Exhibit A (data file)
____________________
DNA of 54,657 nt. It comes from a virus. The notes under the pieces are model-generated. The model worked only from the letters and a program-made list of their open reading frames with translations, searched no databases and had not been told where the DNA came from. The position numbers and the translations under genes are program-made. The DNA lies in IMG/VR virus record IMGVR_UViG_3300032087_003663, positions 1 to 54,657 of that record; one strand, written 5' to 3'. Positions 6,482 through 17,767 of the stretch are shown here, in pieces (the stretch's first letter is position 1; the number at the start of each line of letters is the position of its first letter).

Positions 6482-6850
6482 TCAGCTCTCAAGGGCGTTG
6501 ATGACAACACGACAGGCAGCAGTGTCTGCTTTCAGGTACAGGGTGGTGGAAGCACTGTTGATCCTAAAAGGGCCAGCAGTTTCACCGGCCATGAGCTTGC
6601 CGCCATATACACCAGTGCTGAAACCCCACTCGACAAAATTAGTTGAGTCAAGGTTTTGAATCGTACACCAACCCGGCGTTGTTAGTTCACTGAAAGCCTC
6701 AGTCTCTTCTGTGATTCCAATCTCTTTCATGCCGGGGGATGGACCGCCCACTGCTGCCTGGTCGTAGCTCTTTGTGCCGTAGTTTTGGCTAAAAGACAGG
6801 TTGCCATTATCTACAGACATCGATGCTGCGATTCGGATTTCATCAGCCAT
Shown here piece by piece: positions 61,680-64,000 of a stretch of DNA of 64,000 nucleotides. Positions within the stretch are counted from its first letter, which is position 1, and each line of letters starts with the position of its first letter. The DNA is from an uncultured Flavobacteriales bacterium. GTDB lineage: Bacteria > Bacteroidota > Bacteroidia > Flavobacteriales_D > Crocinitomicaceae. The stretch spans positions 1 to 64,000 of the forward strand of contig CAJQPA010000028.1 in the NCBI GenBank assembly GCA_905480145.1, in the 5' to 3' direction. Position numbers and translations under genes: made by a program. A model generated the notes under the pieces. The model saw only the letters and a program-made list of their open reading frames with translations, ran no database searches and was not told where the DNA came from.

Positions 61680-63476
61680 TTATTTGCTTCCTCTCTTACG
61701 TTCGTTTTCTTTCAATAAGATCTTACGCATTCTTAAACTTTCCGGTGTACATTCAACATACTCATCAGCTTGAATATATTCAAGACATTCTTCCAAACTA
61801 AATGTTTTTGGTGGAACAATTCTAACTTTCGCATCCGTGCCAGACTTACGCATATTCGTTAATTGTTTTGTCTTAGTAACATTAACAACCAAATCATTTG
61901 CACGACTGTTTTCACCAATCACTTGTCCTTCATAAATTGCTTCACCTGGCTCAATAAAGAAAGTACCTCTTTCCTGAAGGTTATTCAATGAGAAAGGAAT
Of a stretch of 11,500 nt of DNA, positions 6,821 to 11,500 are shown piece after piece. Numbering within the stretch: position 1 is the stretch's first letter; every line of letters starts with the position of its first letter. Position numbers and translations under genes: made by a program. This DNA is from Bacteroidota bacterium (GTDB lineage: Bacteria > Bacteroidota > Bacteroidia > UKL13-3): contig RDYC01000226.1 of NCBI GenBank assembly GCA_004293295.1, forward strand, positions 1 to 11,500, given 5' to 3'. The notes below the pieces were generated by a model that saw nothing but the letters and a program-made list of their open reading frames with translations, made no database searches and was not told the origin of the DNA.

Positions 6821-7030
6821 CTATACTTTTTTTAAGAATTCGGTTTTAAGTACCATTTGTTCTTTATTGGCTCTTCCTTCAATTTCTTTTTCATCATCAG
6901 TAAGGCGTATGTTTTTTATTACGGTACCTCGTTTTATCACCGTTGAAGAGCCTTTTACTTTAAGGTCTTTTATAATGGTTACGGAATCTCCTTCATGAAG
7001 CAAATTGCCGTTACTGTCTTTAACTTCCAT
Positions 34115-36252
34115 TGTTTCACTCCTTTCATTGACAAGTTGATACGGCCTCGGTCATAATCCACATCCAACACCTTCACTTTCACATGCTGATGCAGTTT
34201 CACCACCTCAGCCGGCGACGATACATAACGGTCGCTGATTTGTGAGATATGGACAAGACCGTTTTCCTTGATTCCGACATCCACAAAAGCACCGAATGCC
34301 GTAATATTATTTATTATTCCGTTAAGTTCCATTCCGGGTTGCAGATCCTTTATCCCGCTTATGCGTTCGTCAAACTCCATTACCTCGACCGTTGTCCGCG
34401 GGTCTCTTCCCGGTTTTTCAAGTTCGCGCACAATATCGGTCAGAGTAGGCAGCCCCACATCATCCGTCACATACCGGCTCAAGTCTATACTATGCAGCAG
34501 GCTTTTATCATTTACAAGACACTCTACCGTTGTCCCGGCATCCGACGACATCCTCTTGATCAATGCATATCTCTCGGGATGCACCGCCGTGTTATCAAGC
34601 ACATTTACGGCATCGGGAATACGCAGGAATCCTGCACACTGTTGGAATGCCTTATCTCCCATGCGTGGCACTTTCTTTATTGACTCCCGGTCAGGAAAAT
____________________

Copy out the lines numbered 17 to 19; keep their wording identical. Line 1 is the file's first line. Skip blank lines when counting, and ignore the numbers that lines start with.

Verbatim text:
6901 TAAGGCGTATGTTTTTTATTACGGTACCTCGTTTTATCACCGTTGAAGAGCCTTTTACTTTAAGGTCTTTTATAATGGTTACGGAATCTCCTTCATGAAG
7001 CAAATTGCCGTTACTGTCTTTAACTTCCAT
Positions 34115-36252